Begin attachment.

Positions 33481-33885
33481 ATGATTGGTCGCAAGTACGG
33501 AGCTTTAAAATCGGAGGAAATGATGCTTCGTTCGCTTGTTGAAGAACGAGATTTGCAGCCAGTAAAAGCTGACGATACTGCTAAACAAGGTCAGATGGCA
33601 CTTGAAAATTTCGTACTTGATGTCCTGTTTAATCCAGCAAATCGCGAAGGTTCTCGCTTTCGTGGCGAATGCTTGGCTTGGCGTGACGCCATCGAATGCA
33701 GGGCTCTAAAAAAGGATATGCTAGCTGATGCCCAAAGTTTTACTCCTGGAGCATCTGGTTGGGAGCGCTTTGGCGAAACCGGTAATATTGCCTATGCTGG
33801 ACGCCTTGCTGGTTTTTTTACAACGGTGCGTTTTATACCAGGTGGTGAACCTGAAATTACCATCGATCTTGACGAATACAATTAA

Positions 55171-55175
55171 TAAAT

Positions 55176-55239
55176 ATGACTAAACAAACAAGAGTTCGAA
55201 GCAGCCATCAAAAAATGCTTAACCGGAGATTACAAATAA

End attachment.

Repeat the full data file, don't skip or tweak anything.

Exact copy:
Positions 33481-33885
33481 ATGATTGGTCGCAAGTACGG
33501 AGCTTTAAAATCGGAGGAAATGATGCTTCGTTCGCTTGTTGAAGAACGAGATTTGCAGCCAGTAAAAGCTGACGATACTGCTAAACAAGGTCAGATGGCA
33601 CTTGAAAATTTCGTACTTGATGTCCTGTTTAATCCAGCAAATCGCGAAGGTTCTCGCTTTCGTGGCGAATGCTTGGCTTGGCGTGACGCCATCGAATGCA
33701 GGGCTCTAAAAAAGGATATGCTAGCTGATGCCCAAAGTTTTACTCCTGGAGCATCTGGTTGGGAGCGCTTTGGCGAAACCGGTAATATTGCCTATGCTGG
33801 ACGCCTTGCTGGTTTTTTTACAACGGTGCGTTTTATACCAGGTGGTGAACCTGAAATTACCATCGATCTTGACGAATACAATTAA

Positions 55171-55175
55171 TAAAT

Positions 55176-55239
55176 ATGACTAAACAAACAAGAGTTCGAA
55201 GCAGCCATCAAAAAATGCTTAACCGGAGATTACAAATAA